FIG. 6 shows the provisioning process in which account data necessary to complete transactions, and any other data associated with the account or account issuer, such as account issuer logos or graphics, advertising content and/or coupons, is downloaded from an account issuer to device 100 via PC application 1002. Account issuer 601 is typically a bank or other credit card issuer. Account issuer 601 has structured data file 602, containing the information just discussed, with respect to a particular account. PC application 1002, running on a personal computer or other equivalent computing device, establishes secure communication channel 603 with the account issuer 601. Preferably, the secure communication channel would be an HTTPS connection, which uses the HTTP protocol over an encrypted SSL, or TLS transport protocol to insure secured communications with a web server. However, any encrypted secure communications channel may be utilized. Structured data 602 is preferably in the form of an XML document or other structured data file. This structured data would contain the necessary information that is typically encoded in the magnetic stripe or within the memory of a smart card, as well as any auxiliary information. Structured data 602 is downloaded over the secured communication channel 603 to PC application 1002, which will be discussed in more detail later. PC application 1002 communicates with device 100, when device is connected to the PC via a cable or is plugged into base 200 or is near enough to the PC to establish a wireless connection, utilizing the NFC or Bluetooth capabilities.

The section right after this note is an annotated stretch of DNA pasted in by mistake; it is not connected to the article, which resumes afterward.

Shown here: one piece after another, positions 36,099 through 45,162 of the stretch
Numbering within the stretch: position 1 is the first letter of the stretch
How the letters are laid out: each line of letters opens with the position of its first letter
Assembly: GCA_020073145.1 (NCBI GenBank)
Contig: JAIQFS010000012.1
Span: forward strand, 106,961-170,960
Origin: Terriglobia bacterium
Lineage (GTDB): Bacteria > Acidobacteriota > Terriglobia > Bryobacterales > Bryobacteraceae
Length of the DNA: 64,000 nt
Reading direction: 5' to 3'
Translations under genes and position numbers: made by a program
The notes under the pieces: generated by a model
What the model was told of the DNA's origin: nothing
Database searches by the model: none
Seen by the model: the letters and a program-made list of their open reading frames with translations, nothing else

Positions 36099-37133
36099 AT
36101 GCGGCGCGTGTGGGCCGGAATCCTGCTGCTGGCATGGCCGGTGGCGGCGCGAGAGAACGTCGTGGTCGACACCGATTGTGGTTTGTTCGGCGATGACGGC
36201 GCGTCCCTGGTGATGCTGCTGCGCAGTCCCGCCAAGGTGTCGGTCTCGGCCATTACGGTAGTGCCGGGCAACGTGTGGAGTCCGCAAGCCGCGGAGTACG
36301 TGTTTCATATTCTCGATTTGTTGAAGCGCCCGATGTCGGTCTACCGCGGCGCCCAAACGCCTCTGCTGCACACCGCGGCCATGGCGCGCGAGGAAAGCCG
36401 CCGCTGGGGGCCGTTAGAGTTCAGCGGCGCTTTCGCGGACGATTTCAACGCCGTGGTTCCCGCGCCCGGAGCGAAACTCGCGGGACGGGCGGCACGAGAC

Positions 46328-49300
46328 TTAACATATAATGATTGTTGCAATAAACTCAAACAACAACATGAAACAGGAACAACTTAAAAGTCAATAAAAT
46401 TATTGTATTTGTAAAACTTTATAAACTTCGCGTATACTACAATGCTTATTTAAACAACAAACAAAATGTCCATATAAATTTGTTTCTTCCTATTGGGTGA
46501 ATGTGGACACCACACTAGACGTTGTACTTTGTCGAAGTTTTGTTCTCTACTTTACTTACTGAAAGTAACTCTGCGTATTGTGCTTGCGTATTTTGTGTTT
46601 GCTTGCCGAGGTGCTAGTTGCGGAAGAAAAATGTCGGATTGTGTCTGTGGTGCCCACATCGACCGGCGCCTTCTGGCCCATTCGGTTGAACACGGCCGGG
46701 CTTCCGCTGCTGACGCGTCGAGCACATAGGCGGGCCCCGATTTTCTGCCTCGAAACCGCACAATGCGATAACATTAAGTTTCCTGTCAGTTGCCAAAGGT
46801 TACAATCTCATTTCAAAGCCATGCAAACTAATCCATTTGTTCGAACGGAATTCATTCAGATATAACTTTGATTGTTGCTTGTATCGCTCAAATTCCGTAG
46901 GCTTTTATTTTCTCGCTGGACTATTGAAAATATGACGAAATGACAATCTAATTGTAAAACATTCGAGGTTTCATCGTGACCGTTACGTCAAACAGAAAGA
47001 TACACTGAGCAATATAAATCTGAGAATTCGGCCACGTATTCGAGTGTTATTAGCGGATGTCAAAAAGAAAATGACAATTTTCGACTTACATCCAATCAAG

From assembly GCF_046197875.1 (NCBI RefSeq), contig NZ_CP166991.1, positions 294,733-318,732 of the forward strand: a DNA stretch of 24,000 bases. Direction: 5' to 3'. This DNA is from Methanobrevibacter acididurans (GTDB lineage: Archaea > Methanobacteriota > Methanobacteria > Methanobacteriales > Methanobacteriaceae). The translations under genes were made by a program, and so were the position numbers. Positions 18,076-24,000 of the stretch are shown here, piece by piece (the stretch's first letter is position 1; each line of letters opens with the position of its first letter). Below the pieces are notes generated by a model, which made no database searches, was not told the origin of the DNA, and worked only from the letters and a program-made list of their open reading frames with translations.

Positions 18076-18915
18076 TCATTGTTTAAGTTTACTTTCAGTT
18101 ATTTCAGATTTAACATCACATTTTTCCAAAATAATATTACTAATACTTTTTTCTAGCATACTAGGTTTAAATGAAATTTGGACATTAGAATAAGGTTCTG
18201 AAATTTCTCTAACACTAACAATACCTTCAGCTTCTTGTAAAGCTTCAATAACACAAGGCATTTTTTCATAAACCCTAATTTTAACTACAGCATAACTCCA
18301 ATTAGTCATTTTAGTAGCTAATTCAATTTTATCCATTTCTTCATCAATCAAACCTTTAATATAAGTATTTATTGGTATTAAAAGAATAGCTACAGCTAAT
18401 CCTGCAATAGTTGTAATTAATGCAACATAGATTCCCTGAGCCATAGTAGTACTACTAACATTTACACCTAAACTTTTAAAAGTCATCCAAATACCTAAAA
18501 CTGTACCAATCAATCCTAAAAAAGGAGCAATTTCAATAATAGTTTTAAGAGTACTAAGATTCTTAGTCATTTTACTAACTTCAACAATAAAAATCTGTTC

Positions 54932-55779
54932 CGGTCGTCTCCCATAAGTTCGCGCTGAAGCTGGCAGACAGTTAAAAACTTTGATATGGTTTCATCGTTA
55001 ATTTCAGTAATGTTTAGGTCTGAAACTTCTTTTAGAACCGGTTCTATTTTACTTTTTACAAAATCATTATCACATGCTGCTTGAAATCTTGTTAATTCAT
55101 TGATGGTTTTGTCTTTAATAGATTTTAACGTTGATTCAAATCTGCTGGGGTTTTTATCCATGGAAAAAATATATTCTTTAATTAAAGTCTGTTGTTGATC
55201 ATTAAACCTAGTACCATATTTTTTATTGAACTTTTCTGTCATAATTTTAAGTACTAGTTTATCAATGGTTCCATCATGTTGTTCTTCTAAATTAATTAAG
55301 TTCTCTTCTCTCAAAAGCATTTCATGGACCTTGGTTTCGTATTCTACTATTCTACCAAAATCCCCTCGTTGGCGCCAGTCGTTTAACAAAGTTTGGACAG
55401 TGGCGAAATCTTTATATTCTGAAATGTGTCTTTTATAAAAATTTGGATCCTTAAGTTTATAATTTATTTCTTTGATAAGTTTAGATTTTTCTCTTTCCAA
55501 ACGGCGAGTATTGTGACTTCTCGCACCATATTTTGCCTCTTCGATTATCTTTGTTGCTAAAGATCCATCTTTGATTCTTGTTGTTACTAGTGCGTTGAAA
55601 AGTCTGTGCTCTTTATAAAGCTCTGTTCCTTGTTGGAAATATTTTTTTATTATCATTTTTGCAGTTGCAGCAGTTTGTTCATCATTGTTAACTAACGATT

FIG. 7 shows the process 700 to activate the device for use at a POS terminal. The device activation process 700 is a process by which a user is authenticated, thereby unlocking the various accounts associated with that user. In box 702 it is determined if a biometric is required for this particular user. If so, the user is prompted to perform the biometric scan in box 704, for example, by placing a finger on the fingerprint scanner. The biometric information is collected in box 704 and is analyzed in box 706 by comparing it to the stored biometric template which was gathered during the user enrollment process 500 shown in FIG. 5. In box 708 it is determined if there is a data match found. If no data match is found, the user authentication process 700 returns FALSE and the accounts remain locked. If the collected biometric matches the stored template, the device activation process 700, in box 712 determines if a PIN is also required. In addition for those users for which no biometric is required the authentication process begins in box 712, where the user is prompted to enter the PIN on numeric key pad 103. In box 714, the user enters the PIN if one is required and in box 716 the PIN is compared with the stored PIN for this particular user. If there is a data match in box 718, the process returns TRUE in box 720, indicating that the user has been properly authenticated. If no data match exists, the process returns FALSE in box 710, indicating that the user has not been authenticated. In the event that no pin code is required in box 712 and the user has already been authenticated biometrically, authentication process 700 returns TRUE in box 720.